The Washington Post reported that Maryland decided in March 2014 to scrap its work (at a cost of $125 million) and restart with the software used by Connecticut. Fewer than 50,000 (out of the goal of 150,000) had signed up for coverage on the Maryland site, and most had ended up enrolling through manual processes such as on the phone.
The prime contractor that failed on the Maryland Health Insurance Exchange was Noridian Healthcare Solutions of Fargo, ND, whose contract was valued at $193 million. They have been replaced with Optum/QSSI of Columbia, MD.
Noridian had hired Fort Lauderdale, FL based EngagePoint for $250,000 per month and EngagePoint in turn hired subcontractors. EngagePoint moved its headquarters to Maryland following the contract award.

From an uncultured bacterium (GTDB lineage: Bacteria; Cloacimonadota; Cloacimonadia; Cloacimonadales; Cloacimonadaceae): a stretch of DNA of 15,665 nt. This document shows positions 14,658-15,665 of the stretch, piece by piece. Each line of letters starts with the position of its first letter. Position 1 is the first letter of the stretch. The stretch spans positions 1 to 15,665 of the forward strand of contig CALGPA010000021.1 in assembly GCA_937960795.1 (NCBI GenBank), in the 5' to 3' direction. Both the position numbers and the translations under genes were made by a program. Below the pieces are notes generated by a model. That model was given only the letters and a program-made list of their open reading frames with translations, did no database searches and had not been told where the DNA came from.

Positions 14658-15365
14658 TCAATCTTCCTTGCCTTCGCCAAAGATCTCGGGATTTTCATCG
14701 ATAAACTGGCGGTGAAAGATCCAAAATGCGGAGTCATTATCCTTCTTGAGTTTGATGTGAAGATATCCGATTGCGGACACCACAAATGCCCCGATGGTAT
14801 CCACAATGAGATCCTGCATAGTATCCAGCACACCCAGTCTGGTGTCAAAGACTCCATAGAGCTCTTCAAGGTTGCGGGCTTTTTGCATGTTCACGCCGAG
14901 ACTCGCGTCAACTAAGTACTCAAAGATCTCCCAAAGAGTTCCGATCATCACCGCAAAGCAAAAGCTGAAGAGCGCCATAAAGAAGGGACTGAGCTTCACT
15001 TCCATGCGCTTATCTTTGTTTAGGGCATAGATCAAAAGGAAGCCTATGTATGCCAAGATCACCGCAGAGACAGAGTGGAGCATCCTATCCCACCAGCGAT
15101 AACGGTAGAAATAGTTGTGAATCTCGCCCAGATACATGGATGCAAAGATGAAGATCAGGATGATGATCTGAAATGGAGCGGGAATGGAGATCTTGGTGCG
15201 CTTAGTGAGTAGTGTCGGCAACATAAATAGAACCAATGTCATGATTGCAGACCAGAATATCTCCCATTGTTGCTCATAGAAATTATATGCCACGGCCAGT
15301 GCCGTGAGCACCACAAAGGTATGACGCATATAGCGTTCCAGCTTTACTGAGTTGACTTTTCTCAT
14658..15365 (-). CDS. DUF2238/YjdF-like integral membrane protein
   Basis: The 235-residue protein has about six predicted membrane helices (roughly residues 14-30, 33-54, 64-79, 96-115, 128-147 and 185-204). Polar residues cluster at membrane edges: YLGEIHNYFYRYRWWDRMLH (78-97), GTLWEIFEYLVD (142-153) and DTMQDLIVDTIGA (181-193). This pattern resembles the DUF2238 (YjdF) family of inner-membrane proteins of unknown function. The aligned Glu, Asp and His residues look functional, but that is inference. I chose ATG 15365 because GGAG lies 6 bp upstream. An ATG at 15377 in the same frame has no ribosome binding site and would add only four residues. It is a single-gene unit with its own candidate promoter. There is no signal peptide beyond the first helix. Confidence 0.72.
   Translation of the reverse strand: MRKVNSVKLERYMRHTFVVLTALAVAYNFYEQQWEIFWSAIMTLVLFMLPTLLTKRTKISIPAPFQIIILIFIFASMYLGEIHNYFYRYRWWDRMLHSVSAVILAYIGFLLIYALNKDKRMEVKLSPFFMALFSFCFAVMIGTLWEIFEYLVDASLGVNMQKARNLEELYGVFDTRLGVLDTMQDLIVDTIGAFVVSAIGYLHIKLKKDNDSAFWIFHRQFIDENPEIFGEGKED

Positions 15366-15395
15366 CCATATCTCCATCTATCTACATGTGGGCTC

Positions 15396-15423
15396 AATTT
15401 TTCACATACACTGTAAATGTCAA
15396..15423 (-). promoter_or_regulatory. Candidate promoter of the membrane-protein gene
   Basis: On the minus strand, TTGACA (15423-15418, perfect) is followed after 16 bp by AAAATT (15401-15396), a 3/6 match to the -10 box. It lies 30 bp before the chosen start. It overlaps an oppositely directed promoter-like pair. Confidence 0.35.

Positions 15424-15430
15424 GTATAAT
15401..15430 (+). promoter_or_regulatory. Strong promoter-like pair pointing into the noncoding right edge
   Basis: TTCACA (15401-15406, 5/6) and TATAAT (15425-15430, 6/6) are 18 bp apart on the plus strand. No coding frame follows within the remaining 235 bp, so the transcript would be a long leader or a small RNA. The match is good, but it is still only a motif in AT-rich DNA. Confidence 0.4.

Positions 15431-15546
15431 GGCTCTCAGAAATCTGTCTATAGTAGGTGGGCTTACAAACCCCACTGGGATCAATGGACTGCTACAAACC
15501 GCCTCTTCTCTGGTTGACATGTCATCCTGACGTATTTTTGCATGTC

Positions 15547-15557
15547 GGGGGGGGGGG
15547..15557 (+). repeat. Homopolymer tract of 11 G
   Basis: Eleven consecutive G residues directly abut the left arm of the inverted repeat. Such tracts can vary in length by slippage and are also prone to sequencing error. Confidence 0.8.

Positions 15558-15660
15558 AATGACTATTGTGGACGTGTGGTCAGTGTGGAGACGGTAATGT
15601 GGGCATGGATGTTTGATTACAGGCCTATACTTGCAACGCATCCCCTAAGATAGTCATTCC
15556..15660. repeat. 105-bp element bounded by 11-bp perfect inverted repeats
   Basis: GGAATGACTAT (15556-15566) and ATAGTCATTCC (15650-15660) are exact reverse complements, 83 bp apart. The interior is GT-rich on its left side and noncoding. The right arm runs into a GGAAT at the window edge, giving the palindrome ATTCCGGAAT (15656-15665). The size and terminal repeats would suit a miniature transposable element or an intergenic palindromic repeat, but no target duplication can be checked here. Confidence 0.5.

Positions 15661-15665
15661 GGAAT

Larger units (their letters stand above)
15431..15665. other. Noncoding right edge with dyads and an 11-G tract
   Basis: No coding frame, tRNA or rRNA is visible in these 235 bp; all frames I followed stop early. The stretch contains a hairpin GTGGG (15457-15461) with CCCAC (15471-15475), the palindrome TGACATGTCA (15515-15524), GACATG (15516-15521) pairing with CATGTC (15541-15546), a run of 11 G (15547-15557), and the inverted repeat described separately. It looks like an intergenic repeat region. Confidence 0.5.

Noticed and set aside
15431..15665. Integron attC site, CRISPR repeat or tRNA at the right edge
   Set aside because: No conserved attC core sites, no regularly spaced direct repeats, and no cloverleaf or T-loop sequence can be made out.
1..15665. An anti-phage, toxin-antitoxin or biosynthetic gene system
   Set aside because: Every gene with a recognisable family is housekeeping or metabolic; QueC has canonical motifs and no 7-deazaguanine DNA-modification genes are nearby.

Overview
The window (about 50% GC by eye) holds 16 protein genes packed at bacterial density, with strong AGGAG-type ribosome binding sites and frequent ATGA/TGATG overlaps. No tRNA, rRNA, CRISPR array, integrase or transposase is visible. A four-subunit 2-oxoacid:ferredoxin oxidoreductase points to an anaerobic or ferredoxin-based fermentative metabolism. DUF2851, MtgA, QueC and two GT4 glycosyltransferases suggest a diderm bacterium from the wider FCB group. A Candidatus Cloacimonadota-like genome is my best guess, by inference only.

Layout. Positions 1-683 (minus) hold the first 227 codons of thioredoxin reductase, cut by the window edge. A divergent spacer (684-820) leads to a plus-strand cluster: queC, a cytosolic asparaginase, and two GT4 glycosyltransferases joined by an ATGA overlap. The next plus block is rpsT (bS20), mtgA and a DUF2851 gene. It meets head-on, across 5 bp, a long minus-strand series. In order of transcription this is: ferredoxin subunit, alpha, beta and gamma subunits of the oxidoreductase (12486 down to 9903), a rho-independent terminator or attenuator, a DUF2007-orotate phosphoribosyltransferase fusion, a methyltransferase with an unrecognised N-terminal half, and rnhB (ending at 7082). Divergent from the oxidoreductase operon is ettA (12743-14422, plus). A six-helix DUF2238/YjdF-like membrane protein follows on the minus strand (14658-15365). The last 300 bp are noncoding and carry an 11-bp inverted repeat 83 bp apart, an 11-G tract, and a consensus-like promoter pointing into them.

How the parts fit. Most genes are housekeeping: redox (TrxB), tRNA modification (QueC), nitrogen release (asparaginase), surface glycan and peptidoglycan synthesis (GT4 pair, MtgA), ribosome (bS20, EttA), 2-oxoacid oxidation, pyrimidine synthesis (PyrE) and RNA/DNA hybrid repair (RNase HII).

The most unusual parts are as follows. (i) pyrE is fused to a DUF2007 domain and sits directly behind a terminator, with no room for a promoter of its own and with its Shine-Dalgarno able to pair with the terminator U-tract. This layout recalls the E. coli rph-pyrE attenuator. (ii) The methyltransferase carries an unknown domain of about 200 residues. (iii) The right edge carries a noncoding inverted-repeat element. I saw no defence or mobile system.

Noridian fired EngagePoint after the failed launch of the site in October 2013, prompting a lawsuit, in part over efforts by Noridian to hire EngagePoint employees.
Now Maryland politicians are trying to distance themselves from this epic fail.
Are there lessons from this failure? EngagePoint accused Noridian of using the traditional waterfall methodology which finishes each step before starting the next. Could the methodology have been at fault? Was the team qualified to build the system? Did the failed exchanges make the wrong hardware or software choices?